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Spectrum: Autism Research News

New imaging method permits direct study of social interaction

by  /  15 November 2010

This article is more than five years old. Autism research — and science in general — is constantly evolving, so older articles may contain information or theories that have been reevaluated since their original publication date.

Power of two: A new form of magnetic resonance imaging captures face-to-face communication.

A new brain imaging technique may provide a powerful tool for understanding social interaction, and how it is disrupted in conditions such as autism, according to a poster presented Sunday at the Society for Neuroscience annual meeting.

In the past, researchers have used the Internet to connect two MRI scanners in adjacent rooms1, or simulated social interactions with live and recorded video2. The new technique enables simultaneously scanning two people who are in the same room, even touching.

“This really is face-to-face, two people communicating,” says Ray Lee, technical director of neuroimaging at the Princeton Neuroscience Institute.

Developing the machine was an engineering challenge, because the two MRI coils have to be decoupled so that the magnetic fields don’t interfere with one another. Some technical refinements are still necessary, Lee says. For example, disruptions at the edges of the magnetic fields mean that the machine has certain blind spots where brain activity can’t yet be examined.

So far, Lee has studied four pairs of people inside the dual MRI machine. The study participants were told to open and close their eyes at specific times, and the machine recorded their brain activity as they concentrated together on the same task.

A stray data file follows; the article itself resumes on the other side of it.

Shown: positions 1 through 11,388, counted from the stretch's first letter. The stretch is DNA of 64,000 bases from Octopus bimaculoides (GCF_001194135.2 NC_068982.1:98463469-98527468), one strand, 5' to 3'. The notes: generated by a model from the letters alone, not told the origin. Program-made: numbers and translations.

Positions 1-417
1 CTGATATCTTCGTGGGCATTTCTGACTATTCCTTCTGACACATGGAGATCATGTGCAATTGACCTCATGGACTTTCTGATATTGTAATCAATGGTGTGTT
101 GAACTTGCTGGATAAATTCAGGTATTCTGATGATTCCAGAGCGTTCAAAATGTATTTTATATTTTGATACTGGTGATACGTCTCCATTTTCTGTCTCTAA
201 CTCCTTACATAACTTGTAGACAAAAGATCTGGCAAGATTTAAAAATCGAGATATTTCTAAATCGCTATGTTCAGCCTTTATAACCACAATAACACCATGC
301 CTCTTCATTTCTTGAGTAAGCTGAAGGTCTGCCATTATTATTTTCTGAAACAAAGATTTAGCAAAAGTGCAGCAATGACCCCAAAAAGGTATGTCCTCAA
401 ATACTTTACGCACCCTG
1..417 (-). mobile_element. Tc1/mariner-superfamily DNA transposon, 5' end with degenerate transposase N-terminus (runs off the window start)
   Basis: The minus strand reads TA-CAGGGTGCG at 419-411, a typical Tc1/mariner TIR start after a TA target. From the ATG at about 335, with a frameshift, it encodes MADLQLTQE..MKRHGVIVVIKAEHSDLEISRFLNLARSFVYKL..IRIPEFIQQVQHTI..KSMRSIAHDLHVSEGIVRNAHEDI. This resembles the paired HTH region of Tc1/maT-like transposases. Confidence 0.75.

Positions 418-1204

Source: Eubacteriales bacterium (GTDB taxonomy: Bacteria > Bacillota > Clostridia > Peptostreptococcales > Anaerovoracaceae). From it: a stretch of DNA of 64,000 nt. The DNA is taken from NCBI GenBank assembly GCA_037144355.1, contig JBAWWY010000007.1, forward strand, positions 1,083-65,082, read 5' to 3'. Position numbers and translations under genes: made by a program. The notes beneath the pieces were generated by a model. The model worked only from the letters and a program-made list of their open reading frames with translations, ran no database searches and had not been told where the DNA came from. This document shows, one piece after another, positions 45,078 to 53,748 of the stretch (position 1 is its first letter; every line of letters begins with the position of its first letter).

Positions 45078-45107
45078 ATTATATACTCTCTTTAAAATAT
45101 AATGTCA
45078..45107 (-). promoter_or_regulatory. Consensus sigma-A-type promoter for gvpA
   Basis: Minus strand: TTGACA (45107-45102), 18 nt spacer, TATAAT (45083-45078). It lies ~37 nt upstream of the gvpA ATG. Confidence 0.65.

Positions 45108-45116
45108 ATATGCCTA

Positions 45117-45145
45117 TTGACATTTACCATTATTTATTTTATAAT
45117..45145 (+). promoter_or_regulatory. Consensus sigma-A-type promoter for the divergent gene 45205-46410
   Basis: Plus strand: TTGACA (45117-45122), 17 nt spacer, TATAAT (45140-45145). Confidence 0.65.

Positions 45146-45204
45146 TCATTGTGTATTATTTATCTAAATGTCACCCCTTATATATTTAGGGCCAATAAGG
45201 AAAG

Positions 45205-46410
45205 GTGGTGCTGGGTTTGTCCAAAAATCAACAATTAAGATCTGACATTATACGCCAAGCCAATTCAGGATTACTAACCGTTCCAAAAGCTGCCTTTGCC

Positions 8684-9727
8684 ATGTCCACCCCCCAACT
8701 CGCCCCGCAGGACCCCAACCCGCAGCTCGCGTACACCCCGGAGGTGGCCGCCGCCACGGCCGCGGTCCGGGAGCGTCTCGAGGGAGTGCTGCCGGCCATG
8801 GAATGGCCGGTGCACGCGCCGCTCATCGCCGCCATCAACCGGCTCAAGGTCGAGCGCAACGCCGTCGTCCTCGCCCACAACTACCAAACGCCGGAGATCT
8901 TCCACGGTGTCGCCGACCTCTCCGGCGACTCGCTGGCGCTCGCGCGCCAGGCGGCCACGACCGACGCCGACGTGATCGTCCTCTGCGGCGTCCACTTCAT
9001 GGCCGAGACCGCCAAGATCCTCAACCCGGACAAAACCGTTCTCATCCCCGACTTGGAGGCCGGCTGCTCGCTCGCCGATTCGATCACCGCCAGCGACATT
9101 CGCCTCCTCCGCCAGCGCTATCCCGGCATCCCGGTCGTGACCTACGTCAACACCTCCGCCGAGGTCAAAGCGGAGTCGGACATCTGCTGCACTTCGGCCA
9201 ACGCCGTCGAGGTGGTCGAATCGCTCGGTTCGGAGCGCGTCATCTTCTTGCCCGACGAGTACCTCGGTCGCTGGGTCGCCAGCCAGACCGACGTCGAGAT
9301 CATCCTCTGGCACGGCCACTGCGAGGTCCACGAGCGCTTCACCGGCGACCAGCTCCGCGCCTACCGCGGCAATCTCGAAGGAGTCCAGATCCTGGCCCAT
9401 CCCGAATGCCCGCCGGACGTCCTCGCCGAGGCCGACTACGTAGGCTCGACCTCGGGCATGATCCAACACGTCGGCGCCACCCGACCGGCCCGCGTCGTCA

In the scanner, the right superior temporal sulcus (rSTS), a brain region involved in social gaze, lights up in both members of a pair at the same time. Lee also found a correlation between activity in the rSTS of one member of a pair and activity in two other brain regions in the other person: the fusiform face area (FFA) of the extrastriatal cortex, which is involved in face recognition, and a new area in the middle brain of unknown function.

As for studying disorders such as autism that involve impaired social functioning, Lee himself lights up. “That’s exactly the point of this application, clinically,” he says.

For example, the scanning technique could show whether social regions in the brains of people with autism are activated more slowly than normal when they are interacting with another person, or whether different regions of the brain are activated. Lee hopes to develop the machine further so that it can be used in such studies.

For more reports from the 2010 Society for Neuroscience meeting, please click here.


  1. Montague P. R. et al. Neuroimage 16, 1159-1164 (2002) PubMed

  2. Redcay E. et al. Neuroimage 50, 1639-1647 (2010) PubMed